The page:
I have heard all kind of claims as to why we have codified setbacks into our zoning laws and why it’s imperative that we keep them: Fire prevention (many American cities experienced a Great Fire before 1900 but didn’t immediately adopt setback requirements), public health (modern sanitation and eliminating horses have eliminated most urban diseases), and emergency access to backyards (why is this a non-issue in urban areas?). Other than several 19th century authors who promoted the health benefits of living in the countryside, I’m having a hard time to find any reputable author or research justifying arbitrary 20 foot spaces between rows of suburban houses.
I think these are rationalizations invented to justify keeping setbacks, but the setbacks themselves are purely aesthetic. Meanwhile, minimum lot size requirements and single family zoning was explicitly introduced to keep areas exclusive to wealthy residents. (The one exception I see to minimum lot sizes are rural areas that require septic tanks. But this suddenly becomes irrelevant if you are connected to municipal sewage.)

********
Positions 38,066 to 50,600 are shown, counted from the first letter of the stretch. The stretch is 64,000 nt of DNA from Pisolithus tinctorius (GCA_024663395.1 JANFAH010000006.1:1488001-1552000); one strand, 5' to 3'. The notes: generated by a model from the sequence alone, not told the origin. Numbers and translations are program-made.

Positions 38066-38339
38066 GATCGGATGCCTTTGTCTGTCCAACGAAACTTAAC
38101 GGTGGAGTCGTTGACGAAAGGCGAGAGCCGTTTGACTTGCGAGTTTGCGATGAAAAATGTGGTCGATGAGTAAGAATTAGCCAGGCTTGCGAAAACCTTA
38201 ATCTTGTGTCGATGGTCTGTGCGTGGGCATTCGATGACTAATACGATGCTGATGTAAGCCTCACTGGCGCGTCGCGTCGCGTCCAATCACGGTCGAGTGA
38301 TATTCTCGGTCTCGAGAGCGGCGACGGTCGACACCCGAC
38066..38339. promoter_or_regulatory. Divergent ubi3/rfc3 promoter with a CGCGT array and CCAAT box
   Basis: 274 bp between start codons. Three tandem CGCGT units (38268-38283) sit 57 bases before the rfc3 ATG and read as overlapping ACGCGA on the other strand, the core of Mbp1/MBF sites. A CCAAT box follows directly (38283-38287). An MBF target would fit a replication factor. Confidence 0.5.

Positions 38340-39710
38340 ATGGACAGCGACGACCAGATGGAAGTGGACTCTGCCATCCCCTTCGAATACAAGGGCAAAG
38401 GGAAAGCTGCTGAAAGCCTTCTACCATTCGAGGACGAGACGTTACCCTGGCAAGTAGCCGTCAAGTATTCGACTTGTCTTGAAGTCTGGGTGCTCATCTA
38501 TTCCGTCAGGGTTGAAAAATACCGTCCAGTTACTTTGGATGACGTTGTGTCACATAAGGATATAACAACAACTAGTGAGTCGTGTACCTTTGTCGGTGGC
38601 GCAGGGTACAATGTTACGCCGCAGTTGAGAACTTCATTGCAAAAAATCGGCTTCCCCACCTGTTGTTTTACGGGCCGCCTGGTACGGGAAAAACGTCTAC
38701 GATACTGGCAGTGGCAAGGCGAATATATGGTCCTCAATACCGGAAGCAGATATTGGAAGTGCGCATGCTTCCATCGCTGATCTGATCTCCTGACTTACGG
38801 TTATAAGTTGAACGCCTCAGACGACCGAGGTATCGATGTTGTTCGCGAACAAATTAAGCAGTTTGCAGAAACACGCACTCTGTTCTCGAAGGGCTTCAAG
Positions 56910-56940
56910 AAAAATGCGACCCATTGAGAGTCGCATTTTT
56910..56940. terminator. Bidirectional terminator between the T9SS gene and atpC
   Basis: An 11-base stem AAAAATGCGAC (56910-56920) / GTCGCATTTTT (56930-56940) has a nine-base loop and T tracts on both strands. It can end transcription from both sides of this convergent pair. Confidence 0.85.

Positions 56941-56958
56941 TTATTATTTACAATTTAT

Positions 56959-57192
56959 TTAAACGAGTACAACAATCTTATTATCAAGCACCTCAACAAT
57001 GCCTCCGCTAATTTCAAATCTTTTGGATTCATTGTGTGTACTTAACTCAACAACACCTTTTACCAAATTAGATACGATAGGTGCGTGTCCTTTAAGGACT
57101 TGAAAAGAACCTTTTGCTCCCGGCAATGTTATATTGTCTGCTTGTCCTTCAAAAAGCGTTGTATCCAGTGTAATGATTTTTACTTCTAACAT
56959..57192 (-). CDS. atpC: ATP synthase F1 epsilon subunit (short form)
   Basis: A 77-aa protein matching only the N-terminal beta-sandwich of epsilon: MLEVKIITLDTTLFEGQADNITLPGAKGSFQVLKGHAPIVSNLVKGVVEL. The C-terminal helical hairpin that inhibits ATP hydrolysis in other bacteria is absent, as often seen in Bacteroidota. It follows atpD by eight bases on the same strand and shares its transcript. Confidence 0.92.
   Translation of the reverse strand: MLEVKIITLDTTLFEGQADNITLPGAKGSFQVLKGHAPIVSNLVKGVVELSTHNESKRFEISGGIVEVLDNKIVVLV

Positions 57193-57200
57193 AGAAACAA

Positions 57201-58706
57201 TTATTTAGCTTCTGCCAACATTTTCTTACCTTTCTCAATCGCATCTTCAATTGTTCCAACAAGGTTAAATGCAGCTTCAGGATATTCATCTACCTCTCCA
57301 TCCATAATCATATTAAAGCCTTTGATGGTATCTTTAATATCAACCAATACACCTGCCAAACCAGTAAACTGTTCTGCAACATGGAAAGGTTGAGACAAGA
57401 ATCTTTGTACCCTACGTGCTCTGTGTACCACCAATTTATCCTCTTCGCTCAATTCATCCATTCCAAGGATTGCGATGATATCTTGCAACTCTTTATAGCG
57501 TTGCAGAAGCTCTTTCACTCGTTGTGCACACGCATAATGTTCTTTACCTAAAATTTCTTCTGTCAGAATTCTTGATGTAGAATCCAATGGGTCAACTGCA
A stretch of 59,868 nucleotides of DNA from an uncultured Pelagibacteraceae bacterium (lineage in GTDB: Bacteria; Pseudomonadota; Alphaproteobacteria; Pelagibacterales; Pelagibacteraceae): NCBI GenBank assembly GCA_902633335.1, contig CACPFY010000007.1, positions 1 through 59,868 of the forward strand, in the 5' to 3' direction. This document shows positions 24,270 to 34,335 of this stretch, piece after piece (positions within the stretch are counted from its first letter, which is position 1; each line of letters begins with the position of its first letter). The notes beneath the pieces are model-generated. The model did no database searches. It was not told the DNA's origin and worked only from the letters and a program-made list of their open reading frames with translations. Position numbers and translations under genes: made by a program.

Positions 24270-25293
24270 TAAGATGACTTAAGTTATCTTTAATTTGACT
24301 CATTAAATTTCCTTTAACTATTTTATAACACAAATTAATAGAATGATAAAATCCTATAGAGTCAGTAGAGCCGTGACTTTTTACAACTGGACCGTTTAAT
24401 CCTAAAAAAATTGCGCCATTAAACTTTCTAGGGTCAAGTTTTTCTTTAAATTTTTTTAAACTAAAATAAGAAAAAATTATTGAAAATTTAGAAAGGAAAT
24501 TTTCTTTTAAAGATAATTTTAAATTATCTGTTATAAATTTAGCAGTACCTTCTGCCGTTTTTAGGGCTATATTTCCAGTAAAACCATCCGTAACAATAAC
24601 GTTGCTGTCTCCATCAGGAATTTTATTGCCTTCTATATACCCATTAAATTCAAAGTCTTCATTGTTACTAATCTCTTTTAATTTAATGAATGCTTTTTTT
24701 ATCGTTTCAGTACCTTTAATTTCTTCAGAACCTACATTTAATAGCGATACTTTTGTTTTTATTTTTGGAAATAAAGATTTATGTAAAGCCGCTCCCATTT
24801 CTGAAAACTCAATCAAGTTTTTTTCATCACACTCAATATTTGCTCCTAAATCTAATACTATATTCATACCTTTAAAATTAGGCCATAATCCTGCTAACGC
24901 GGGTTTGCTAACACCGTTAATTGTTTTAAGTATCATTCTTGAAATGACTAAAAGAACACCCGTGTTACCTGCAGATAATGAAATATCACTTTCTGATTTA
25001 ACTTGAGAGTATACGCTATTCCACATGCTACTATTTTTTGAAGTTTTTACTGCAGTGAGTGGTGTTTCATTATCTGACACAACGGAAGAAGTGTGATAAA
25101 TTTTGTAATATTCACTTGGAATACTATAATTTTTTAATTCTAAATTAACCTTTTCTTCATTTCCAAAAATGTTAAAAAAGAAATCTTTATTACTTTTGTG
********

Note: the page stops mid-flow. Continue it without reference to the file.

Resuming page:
There is nothing wrong with detached houses if that’s what you desire to live in. But, as we come to discuss the problems concerning housing affordability, housing diversity (especially regarding the missing middle), transportation and urban design, it is important that we have some background information if we wish to constructively criticize the rules that dictate how we build our places.
Andrew Price (Twitter: @AndrewAPrice) has been a regular contributor to Strong Towns since 2013 and is a founding member of the organization. Andrew is a software developer by day and an urbanist by night. He is passionate about traditional urbanism – he believes in fine-grained, highly walkable places that are built for people. He grew up in Australia and now lives in the United States with his wife. Andrew is a regular contributor on Strong Towns and runs his own blog, andrewalexanderprice.com. You can find many of his photographs throughout the Strong Towns website. Andrew’s motivation to be involved in Strong Towns and urbanism is to create a great place that he and his wife, and one day their children and their future generations will want to call home.
May 4, 2019